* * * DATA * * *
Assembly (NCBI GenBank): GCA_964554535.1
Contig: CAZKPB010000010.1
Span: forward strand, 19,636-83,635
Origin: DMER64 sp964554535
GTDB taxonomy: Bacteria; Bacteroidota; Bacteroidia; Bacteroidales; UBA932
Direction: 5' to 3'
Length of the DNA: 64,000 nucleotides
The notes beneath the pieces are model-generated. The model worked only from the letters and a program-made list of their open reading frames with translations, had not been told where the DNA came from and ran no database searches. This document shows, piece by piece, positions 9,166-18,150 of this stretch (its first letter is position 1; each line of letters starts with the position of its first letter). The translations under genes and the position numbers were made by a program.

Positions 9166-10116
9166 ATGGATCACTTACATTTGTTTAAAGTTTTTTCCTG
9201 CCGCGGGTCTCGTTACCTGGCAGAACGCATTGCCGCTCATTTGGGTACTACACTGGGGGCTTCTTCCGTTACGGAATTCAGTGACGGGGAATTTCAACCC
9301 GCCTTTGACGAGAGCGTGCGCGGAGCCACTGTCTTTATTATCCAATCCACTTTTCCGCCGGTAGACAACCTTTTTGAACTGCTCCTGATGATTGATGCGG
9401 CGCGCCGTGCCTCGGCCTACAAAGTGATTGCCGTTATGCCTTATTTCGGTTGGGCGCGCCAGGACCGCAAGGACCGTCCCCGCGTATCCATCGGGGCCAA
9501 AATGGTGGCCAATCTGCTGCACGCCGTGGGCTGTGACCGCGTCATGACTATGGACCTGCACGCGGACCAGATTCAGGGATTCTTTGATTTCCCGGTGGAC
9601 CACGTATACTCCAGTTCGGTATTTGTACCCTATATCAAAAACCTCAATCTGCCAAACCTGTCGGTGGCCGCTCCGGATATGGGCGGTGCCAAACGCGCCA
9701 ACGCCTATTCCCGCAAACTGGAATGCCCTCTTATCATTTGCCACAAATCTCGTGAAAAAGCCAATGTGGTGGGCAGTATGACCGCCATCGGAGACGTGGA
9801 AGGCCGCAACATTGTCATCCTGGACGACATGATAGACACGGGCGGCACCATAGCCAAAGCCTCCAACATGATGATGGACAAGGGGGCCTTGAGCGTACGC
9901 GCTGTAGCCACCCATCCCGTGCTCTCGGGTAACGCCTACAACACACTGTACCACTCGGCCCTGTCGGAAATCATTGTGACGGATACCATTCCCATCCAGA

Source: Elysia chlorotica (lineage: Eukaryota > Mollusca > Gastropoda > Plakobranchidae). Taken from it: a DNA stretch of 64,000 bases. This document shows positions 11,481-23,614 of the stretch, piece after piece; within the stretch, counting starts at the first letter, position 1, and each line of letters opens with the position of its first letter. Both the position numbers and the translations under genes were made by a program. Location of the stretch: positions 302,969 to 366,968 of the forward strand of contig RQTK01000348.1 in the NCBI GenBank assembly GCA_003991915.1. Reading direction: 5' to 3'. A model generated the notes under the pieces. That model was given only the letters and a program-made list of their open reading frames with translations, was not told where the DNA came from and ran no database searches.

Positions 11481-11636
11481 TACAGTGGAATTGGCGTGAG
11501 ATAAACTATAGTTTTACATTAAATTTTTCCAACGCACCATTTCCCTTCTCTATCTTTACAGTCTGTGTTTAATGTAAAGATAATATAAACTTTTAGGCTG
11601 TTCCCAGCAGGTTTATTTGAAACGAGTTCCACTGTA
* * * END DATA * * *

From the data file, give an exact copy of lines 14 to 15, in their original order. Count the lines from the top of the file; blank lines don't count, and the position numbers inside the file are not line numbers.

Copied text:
9501 AATGGTGGCCAATCTGCTGCACGCCGTGGGCTGTGACCGCGTCATGACTATGGACCTGCACGCGGACCAGATTCAGGGATTCTTTGATTTCCCGGTGGAC
9601 CACGTATACTCCAGTTCGGTATTTGTACCCTATATCAAAAACCTCAATCTGCCAAACCTGTCGGTGGCCGCTCCGGATATGGGCGGTGCCAAACGCGCCA